Q&A - renamed Slumdog Millionaire after the Oscar-winning film based on the book - is a beguiling blend of high comedy, drama, and romance that reveals how we know what we know, not just about trivia, but about life itself.
Vikas Swarup's spectacular debut novel opens in a jail cell in Mumbai, India, where Ram Mohammad Thomas is being held after correctly answering all twelve questions on India's biggest quiz show, Who Will Win a Billion? It is hard to believe that a poor orphan who has never read a newspaper or gone to school could win such a contest. But through a series of exhilarating tales Ram explains to his lawyer how episodes in his life gave him the answer to each question.
Ram takes us on an amazing review of his own history -- from the day he was found as a baby in the clothes donation box of a Delhi church to his employment by a faded Bollywood star to his adventure with a security-crazed Australian army colonel to his career as an overly creative tour guide at the Taj Mahal.
Swarup's Q & A is a beguiling blend of high comedy, drama, and romance that reveals how we know what we know -- not just about trivia, but about life itself. Cutting across humanity in all its squalor and glory, Vikas Swarup presents a kaleidoscopic vision of the struggle between good and evil -- and what happens when one boy has no other choice in life but to survive.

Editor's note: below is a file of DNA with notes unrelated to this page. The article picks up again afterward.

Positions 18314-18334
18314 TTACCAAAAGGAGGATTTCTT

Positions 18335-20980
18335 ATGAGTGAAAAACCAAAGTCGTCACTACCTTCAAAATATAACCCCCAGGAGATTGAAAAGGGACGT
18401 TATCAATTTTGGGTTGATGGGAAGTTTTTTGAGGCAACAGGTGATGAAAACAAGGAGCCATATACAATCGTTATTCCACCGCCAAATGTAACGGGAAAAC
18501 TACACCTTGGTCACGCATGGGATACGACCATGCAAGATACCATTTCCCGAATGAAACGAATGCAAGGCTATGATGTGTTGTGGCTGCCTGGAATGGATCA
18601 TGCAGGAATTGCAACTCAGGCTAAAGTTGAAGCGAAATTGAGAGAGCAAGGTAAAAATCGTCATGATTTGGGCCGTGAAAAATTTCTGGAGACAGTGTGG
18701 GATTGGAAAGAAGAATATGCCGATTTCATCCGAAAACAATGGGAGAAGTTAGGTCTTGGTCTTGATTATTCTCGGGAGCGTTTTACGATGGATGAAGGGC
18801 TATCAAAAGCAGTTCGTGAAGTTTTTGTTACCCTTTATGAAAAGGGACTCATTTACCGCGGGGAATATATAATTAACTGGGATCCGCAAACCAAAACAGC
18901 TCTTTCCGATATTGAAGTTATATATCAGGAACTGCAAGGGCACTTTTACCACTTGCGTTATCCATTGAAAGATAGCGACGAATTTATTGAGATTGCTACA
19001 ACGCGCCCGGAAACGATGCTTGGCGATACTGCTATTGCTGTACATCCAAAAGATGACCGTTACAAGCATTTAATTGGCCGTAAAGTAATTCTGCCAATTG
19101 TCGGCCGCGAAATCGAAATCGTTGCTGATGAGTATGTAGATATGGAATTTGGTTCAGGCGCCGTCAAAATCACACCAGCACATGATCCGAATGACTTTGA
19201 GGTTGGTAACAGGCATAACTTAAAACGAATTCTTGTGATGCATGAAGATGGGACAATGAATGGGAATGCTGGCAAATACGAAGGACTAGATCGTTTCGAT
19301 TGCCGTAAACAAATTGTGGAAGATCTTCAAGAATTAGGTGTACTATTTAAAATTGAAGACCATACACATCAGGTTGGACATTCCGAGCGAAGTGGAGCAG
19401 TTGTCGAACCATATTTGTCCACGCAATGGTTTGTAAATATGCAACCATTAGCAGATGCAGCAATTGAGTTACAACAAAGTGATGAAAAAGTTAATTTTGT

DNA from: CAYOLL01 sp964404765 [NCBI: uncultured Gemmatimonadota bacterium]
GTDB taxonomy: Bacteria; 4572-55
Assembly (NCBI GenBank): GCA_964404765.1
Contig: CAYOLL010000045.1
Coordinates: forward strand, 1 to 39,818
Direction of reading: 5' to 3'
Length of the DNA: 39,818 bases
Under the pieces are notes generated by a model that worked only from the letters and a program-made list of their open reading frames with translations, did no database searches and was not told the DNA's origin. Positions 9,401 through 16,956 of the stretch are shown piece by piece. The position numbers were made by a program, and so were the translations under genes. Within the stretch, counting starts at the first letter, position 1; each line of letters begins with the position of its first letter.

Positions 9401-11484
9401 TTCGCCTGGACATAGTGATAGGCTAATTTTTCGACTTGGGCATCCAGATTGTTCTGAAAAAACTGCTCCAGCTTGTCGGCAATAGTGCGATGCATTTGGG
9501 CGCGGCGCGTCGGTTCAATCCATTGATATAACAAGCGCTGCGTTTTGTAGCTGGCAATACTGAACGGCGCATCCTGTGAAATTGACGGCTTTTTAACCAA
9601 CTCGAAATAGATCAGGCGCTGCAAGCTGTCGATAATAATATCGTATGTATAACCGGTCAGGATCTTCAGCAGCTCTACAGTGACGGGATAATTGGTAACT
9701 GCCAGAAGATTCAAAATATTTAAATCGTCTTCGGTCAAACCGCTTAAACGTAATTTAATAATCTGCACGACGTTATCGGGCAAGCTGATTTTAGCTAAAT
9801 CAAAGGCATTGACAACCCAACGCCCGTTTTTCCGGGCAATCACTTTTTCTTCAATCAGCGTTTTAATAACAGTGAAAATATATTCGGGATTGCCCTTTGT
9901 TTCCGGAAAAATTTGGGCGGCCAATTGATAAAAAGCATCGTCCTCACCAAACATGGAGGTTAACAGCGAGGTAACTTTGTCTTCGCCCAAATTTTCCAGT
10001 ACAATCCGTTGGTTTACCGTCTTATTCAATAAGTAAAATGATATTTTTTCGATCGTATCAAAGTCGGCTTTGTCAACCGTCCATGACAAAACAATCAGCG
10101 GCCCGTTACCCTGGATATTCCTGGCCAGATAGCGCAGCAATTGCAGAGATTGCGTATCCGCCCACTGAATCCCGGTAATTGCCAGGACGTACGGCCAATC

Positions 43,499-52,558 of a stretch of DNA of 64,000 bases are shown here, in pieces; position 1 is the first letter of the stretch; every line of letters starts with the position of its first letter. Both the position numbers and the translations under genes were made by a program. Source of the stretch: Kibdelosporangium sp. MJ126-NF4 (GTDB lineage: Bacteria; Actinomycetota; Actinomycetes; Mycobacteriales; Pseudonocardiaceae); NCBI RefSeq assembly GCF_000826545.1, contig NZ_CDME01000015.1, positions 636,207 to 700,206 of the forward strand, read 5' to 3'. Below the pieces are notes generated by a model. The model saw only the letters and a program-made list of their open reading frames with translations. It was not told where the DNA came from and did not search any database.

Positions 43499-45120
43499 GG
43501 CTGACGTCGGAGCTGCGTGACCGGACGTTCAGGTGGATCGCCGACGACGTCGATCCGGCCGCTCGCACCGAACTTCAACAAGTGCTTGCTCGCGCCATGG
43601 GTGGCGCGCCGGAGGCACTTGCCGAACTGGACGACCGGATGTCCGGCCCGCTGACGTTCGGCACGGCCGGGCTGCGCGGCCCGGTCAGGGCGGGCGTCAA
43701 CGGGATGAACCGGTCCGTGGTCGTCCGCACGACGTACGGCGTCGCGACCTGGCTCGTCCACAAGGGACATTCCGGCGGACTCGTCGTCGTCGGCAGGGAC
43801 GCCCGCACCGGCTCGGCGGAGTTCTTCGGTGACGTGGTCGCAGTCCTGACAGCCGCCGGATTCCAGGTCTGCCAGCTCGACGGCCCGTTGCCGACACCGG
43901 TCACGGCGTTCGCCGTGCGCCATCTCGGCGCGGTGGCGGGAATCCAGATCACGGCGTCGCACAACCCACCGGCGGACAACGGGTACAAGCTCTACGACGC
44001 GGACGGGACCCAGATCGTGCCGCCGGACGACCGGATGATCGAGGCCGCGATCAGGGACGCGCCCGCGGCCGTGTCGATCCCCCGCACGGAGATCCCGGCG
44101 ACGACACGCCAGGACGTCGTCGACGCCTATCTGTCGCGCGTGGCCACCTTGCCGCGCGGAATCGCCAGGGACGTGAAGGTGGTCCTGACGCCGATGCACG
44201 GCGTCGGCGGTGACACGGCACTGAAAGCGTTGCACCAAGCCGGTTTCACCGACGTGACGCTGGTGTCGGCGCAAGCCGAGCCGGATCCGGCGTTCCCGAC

The Death of a Hero
The third bell has sounded. The purple velvet curtain is about to be raised. The lights are progressively dimming, till only the red signs showing EXIT remain, glowing like embers in the darkened hall. Popcorn sellers and cold-drinks vendors begin to leave. Salim and I settle down in our seats.
The first thing you must know about Salim is that he is my best friend. The second is that he is crazy about Hindi films. But not all Hindi films. Just the ones featuring Armaan Ali.
They say that first there was Amitabh Bachchan. Then there was Shahrukh Khan. Now there is Armaan Ali. The ultimate action hero. The Indian Greek god. The heartthrob of millions.
Salim loves Armaan. Or, more accurately, he worships Armaan. His tiny room in the chawl is a shrine. It is lined with posters of all kinds depicting the hero in various poses. Armaan in a leather jacket. Armaan on a motorbike. Armaan with his shirt off, baring his hairy chest. Armaan with a gun. Armaan...
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